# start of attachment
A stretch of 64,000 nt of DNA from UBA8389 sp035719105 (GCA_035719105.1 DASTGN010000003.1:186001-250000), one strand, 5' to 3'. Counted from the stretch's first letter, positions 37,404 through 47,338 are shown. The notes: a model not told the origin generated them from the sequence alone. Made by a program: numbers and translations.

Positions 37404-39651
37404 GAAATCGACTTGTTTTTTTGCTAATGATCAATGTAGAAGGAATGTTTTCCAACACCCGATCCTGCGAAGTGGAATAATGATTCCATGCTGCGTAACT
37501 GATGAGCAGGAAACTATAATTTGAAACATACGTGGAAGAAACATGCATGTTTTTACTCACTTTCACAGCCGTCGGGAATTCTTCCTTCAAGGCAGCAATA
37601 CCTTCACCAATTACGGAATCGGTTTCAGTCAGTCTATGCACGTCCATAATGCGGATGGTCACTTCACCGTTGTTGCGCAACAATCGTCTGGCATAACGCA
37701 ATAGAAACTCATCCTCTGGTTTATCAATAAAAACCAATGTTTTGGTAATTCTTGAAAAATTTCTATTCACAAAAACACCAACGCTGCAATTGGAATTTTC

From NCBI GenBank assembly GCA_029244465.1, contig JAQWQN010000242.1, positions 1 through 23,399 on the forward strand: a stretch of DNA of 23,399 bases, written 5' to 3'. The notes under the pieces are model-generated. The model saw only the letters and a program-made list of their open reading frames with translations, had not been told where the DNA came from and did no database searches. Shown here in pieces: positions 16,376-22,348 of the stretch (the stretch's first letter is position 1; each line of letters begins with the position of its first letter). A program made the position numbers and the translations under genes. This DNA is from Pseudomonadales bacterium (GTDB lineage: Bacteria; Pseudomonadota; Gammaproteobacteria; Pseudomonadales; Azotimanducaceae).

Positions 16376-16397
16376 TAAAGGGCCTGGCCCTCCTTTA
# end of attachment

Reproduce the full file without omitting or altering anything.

A stretch of 64,000 nt of DNA from UBA8389 sp035719105 (GCA_035719105.1 DASTGN010000003.1:186001-250000), one strand, 5' to 3'. Counted from the stretch's first letter, positions 37,404 through 47,338 are shown. The notes: a model not told the origin generated them from the sequence alone. Made by a program: numbers and translations.

Positions 37404-39651
37404 GAAATCGACTTGTTTTTTTGCTAATGATCAATGTAGAAGGAATGTTTTCCAACACCCGATCCTGCGAAGTGGAATAATGATTCCATGCTGCGTAACT
37501 GATGAGCAGGAAACTATAATTTGAAACATACGTGGAAGAAACATGCATGTTTTTACTCACTTTCACAGCCGTCGGGAATTCTTCCTTCAAGGCAGCAATA
37601 CCTTCACCAATTACGGAATCGGTTTCAGTCAGTCTATGCACGTCCATAATGCGGATGGTCACTTCACCGTTGTTGCGCAACAATCGTCTGGCATAACGCA
37701 ATAGAAACTCATCCTCTGGTTTATCAATAAAAACCAATGTTTTGGTAATTCTTGAAAAATTTCTATTCACAAAAACACCAACGCTGCAATTGGAATTTTC

From NCBI GenBank assembly GCA_029244465.1, contig JAQWQN010000242.1, positions 1 through 23,399 on the forward strand: a stretch of DNA of 23,399 bases, written 5' to 3'. The notes under the pieces are model-generated. The model saw only the letters and a program-made list of their open reading frames with translations, had not been told where the DNA came from and did no database searches. Shown here in pieces: positions 16,376-22,348 of the stretch (the stretch's first letter is position 1; each line of letters begins with the position of its first letter). A program made the position numbers and the translations under genes. This DNA is from Pseudomonadales bacterium (GTDB lineage: Bacteria; Pseudomonadota; Gammaproteobacteria; Pseudomonadales; Azotimanducaceae).

Positions 16376-16397
16376 TAAAGGGCCTGGCCCTCCTTTA